The people listening to Peter’s sermon in our first reading today have a healthy conscience and show proper compunction for having crucified Jesus, their Christ, their Lord. However, it is not enough just to have compunction about your sins. It can be followed by either “remorse” or “repentance”. The latter is supremely effective for healing and salvation, the former is ineffective and insufficient for one’s healing and salvation. Remorse is sorrow that comes from being caught out in one’s sin, or embarrassment about being shown up in others’ eyes. It seldom leads to heartfelt change for the better. Repentance, however, is genuine sorrow for one’s sin, that leads to a person changing their life around. What makes the Jews who respond to Peter’s exposing of their crime in putting Jesus to death, what makes them truly repentant, rather than just remorseful, is that they actually do something to show their sorrow and guilt. They follow Peter’s instruction to “repent, be baptized in the name of Jesus, and receive the gift of the Holy Spirit” to the letter. They confess their sins, and are baptized in the name of Jesus, meaning they give themselves completely over to becoming disciples of Jesus and they receive the Holy Spirit, who is the engine of a changed lifestyle. In the verses that follow this passage in our first reading, we see the incredible effect of such a changed lifestyle,  what a powerhouse of spiritual good that these new disciples achieve in their world and their communities (Acts 2: 42- 47).

 In St Paul’s second letter to the Corinthians, he praises them for their heartfelt response to his earlier criticism of their bad behavior. Paul writes: “Now I rejoice, not because you were grieved, but because your grief led to repentance; for you felt a godly grief, so that you were not harmed in any way by us. For godly grief produces a repentance that leads to salvation and brings no regret, but worldly grief produces death.” (2 Corinthian 7: 9-10)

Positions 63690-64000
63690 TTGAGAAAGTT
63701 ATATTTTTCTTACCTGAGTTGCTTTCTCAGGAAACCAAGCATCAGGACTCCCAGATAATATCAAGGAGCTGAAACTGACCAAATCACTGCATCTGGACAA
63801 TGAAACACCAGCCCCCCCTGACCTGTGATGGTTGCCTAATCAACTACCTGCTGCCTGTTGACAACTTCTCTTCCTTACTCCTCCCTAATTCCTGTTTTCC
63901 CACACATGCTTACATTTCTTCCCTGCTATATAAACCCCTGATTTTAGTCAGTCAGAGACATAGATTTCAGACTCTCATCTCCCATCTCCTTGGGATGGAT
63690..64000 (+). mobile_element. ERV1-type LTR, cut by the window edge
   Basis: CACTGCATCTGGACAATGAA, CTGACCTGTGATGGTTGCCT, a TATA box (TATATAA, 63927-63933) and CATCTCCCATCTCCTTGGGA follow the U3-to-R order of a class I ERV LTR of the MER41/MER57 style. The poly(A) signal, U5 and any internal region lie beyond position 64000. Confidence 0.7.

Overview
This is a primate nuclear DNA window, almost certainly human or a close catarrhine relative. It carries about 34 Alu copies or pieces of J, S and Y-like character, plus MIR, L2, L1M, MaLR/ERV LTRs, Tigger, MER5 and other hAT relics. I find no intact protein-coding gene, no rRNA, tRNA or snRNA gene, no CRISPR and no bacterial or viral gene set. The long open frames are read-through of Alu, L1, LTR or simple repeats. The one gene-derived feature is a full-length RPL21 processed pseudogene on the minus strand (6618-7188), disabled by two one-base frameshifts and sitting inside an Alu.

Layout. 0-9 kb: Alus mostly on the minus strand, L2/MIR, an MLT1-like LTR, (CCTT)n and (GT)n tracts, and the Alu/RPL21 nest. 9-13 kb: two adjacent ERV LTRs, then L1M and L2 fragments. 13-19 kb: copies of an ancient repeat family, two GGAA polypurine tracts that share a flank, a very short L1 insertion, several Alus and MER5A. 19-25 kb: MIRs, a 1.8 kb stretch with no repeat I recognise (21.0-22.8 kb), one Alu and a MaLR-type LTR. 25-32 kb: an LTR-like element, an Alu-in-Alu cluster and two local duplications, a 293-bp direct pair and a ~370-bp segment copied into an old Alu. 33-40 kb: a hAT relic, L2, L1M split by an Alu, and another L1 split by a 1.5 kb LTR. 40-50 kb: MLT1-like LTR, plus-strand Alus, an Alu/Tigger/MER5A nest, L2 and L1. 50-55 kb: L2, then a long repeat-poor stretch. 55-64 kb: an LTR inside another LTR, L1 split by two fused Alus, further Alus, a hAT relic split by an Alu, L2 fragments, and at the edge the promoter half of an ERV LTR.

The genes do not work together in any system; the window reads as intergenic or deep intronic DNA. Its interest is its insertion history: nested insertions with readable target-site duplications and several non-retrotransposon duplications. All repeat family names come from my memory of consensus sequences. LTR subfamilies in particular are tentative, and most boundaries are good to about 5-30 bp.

In my experience, the reason why, when we have gone to the sacrament of reconciliation and confessed our sins, but felt no change in ourselves, no freedom or lightness of spirit, it is usually because we have shown remorse, but not repentance. Our expressed sorrow for our sins is not heart-felt, in other words, it is not felt at the level of the heart. We have not allowed God to “puncture” our heart and “lay bare the secret thoughts and intentions of our hearts”, as the letter to the Hebrews puts it. We leave the confessional, but without any real desire to change our sinful habits, by examining the thoughts and intentions that lie behind them. We don’t allow God, the “gardener” of John 15: 1 to “prune” and “cleanse” our hearts, souls and spirits of the poisonous weeds of unforgiveness, condemnation, anger, resentment, bitterness and so on. We submit to a superficial “trimming” that remains on the surface of our sin, but we don’t allow God to “go deep”, to “search our depths” through his Holy Spirit, in the words of 1 Corinthians 2:10. 

Superficial sorrow for sin, remorse, leads to superficial repentance and confession, that leads to no real change in our lives. Superficial Christians produce a superficial Christian community, with no real spiritual maturity or growth, that has very little effect on the world outside its walls. The more members of a Christian community submit themselves to allowing the word of God to “cut them to the heart”, and effect real, godly repentance and change at the level of the heart, the more we can affect for good those around us and bring them also to a personal saving encounter with God.  I am told that, if the heart surgery next week goes well, I will feel like a “new man”. If we allow God to do a real work of spiritual heart surgery on us, we also will become “new men and women”, who will change the world for good. How about it, brothers and sisters?